Wild Beasts, "Palace"
Delicate though it may be, “Palace,” the final cut from Wild Beasts’ Present Tense, packs a formidable featherweight punch. The track is a Spartan one, anchored by a synthetic palpitation, and taken to a celestial apogee by Hayden Thorpe’s falsetto as minimalist percussion, piano, and pitched droning coalesce below into a spare springboard for weightier emotions. The crescendo is subtle, equally unassuming and disarming, floating in like dream, departing with comparable finesse, and leaving you gasping for air.
Thorpe conveys a fatigued romance through his airy falsetto. Each iteration of the titular lyric pushes higher, clawing at the ceiling without betraying the difficulty behind each attempt. Though the subject matter is susceptible to sappy detours, working with similes and admissions of wanting to be a better person, Thorpe keeps the course, breathes it, and believes it. At first blush, it is not immediately certain whether “Palace” deals with a break-up, a rekindling, or a confession of deepening devotion, but the end result, regardless of direction, is unchanging: a love song that carries the force of a wrecking ball in a weightless three minutes. “We may be savage and raw / But at the core, we have higher needs” Thorpe coos. Even in this spare space, he manages to convey warmth and weariness with little more than his voice and a synthetic heartbeat. [Jean-Luc Marsh]
Cloud Nothings, "Psychic Trauma"
Lest we forget, Cloud Nothings’ last record was called Attack on Memory and its nine-minute centerpiece / mission statement / ultimate moshpit instigator / possibly best track “Wasted Days” ended with an emotionally gutting dirge mantra that always makes me think of those that close out “Smells Like Teen Spirit” or Slint’s “Good Morning, Captain” – frontman Dylan Baldi screaming himself hoarse over “I THOUGHT I WOULD BE MORE THAN THIS.” Cloud Nothings’ newest single, from their forthcoming LP Here and Nowhere Else, is called “Psychic Trauma,” which is kind of funny because if you want to talk about psychic trauma, I would like to talk about singing “Wasted Days” along with the band at Brooklyn’s now-shuttered 285 Kent in July of 2012, but you probably wouldn’t want to hear about it. I would also like to tell you about how my favorite Cloud Nothings song is still probably “Morgan,” a song about a shark, but you probably wouldn’t want to hear about that either. Regardless, we can talk about “Psychic Trauma,” which sees the band pack if not all than at least some of that baggage from “Wasted Days” into an impossibly tidy three-minute package with enough drum fills and searing guitar solos to prove they’re one of the best young rock bands in the world right now. As for the psychic trauma, does anyone do it better? I’m thinking of these guys alongside a handful of their contemporaries – Syracuse’s Perfect Pussy, Olympia’s Naomi Punk, Copenhagen’s Iceage – as proof incontrovertible that you really have to get loud as fuck to purge your demons. [Genevieve Oliver]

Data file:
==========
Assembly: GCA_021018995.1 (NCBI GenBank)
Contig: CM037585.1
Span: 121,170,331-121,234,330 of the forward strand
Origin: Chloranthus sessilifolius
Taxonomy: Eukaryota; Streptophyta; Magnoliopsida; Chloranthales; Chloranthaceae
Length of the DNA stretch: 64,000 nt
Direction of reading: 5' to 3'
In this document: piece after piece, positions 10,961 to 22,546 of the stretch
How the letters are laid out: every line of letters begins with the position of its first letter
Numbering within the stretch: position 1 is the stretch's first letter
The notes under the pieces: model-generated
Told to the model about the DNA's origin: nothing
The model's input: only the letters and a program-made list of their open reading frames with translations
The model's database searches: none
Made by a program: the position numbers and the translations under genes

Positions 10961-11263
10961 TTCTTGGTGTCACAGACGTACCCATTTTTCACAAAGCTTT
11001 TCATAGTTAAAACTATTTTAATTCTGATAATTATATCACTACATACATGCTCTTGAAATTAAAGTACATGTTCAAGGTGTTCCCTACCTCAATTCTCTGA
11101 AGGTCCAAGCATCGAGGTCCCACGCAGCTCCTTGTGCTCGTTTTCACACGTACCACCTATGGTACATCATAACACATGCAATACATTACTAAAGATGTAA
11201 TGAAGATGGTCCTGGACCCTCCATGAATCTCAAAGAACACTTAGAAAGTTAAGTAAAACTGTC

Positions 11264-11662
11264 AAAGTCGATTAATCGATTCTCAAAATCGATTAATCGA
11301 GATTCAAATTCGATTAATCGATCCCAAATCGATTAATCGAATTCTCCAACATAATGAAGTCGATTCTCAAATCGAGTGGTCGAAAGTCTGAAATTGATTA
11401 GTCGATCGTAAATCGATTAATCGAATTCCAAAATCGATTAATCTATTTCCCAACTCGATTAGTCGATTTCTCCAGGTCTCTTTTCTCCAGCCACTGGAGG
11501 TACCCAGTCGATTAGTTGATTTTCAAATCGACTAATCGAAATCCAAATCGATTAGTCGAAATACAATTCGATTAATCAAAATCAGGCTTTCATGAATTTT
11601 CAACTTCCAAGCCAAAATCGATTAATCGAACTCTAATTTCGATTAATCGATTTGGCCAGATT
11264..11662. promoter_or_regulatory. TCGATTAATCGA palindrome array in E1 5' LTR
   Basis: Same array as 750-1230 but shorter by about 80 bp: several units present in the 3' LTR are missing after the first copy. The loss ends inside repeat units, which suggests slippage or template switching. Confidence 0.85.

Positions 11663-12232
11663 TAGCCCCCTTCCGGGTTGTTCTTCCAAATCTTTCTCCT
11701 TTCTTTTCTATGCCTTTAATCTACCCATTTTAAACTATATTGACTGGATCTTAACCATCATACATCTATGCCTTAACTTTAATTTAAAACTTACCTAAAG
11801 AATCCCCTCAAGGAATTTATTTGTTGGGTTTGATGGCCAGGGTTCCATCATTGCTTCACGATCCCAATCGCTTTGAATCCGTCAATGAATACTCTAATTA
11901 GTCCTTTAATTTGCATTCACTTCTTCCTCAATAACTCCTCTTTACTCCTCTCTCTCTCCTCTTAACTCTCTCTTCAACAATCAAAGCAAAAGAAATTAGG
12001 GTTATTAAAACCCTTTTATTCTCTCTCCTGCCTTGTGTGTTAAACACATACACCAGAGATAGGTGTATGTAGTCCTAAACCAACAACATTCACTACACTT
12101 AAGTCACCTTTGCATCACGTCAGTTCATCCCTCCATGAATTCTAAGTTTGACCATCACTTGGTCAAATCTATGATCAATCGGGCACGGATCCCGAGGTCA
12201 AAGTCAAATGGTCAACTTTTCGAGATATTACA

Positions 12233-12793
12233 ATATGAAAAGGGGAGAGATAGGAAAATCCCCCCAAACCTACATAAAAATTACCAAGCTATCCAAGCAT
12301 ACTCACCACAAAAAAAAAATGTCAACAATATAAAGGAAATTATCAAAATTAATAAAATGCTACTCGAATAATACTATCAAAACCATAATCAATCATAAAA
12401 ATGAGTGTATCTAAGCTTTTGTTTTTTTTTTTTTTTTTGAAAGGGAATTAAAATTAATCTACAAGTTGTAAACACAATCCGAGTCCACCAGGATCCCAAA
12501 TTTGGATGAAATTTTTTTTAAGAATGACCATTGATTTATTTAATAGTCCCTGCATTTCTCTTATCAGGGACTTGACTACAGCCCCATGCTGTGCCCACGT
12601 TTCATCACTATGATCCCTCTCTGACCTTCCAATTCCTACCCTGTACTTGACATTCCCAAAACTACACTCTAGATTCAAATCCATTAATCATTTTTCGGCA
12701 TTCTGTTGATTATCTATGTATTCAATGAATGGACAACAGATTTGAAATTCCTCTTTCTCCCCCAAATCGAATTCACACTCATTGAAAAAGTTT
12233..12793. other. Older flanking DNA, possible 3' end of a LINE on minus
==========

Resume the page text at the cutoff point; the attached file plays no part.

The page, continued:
EMA - "So Blonde"
“So Blonde” – Erika M. Anderson’s on Venice Beach, her sunglasses reflective of palm trees and blue sky, posing chauffeured in a limo, chilling with a big dude and a boombox, blonde-haired in a Jim Morrison t-shirt, and then Molly Soda’s eerie, Angelfire-recalling animated .gifs show up to grind along. It’s indicative of the song as a whole – anything you start expecting, even subconsciously, Erika’ll cut right down. That acoustic-guitar riff that backbones the whole song is undercut by a seething, bloody wave of distortion; Erika croons “Let me tell you about this girl I know,” then screams, “she’s so blonde!” and you start wondering, is she talking about herself? She opens with “I barely survived my twenty-seventh year,” and you start thinking about her quoting Bo Diddley in “California” – “just twenty-two, and I don’t mind dying.” Like all the best blues, the whole thing’s kind of romantic in a way you can’t envy – “I was alone in the city,” Erika purrs, then she’s telling you probably more than you want to know about a mythic cast of characters, blonde boys and girls she knows or knew, who can introduce you to the band, who’ll take you to their places after the show, whose pills you can hear shaking in their bags. Leave it to the woman who wrote the best song in recent memory about California to effortlessly refine and update the mythology of her own past, undercutting expectations at every turn, winding up with a noisy guitar pop song par excellence. [Genevieve Oliver]